As many as 15,000 jobs are in jeopardy after Tata Steel’s decision to exit operations in Britain. Alarmed over the decision, the British Prime Minister David Cameron has convened an emergency meeting today and discussed the issue but it appears government has little to do on this issue. After the meeting, Cameron said the government is “doing everything it can” to save thousands of steel jobs – but warned there were “no guarantees of success”.
‘Nationalisation was not the answer but the government was “not ruling anything out”, he added.
Mr Cameron defended the government’s handling of the crisis after Labour said it was “missing in action”.
Shadow business secretary Angela Eagle said “the danger signs have been flashing red but have been largely ignored by the government” and accused the PM of having “failed to show any leadership”.
Tata Steel’s UK business – which directly employs 15,000 workers and supports thousands of others – includes plants in Port Talbot, Rotherham, Corby and Shotton. The Port Talbot plant – which employs 5,500 people – is said to be losing £1m a day. Mr Cameron said the situation at Port Talbot was of deep “concern” and said the steel jobs were “vital” to workers’ families and the communities. “The government will do everything it can working with the company to try and secure the future of steelmaking in Port Talbot and across our country. It’s a vital industry,” he said.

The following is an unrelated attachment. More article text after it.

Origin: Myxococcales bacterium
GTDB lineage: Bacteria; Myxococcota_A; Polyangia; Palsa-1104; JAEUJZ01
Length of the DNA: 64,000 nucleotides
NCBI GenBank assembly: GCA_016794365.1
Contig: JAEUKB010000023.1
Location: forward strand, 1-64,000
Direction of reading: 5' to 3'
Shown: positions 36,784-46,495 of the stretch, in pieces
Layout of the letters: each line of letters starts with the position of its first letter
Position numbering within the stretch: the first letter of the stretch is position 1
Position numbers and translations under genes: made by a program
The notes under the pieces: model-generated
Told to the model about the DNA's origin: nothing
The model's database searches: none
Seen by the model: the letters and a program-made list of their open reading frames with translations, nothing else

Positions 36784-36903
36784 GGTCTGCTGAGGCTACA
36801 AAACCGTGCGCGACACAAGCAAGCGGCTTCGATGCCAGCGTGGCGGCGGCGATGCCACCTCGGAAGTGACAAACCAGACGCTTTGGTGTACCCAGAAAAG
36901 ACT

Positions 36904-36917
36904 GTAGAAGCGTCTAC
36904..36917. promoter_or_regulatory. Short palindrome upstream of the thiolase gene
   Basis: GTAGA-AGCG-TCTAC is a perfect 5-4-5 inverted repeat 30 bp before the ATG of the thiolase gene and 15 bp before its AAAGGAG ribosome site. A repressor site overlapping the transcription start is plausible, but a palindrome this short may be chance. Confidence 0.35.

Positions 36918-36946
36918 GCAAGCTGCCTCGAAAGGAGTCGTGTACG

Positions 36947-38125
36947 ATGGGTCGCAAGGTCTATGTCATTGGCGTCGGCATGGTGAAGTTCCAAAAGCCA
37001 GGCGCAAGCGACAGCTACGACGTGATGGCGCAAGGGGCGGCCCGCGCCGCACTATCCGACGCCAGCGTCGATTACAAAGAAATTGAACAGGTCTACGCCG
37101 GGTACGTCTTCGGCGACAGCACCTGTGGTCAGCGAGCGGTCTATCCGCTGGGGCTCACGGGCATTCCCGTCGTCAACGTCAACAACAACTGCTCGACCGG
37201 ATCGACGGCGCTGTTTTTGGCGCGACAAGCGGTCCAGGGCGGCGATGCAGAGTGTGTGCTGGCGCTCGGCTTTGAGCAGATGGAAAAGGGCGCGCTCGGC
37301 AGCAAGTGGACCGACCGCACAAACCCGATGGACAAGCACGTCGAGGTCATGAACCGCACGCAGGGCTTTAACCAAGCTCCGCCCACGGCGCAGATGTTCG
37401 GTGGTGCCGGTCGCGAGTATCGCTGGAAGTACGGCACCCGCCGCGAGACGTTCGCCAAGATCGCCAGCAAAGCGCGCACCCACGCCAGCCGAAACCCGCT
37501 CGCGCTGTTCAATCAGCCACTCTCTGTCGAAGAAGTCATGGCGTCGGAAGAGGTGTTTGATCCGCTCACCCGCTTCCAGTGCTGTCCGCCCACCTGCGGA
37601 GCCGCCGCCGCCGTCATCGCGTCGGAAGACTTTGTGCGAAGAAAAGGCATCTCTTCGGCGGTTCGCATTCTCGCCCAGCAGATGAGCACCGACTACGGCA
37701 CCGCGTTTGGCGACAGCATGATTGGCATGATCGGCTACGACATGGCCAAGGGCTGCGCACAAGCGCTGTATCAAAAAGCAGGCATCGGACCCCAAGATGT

Tata Steel’s move could have an impact on Britain’s closely fought June 23 vote over whether to stay in the EU. Industry leaders have blamed the European Union for preventing London from taking greater steps to protect the steel industry.
Tata Steel is the second-largest steel producer in Europe. It has a crude steel production capacity of over 18 million tonnes per annum in Europe, but only 14 million is operational.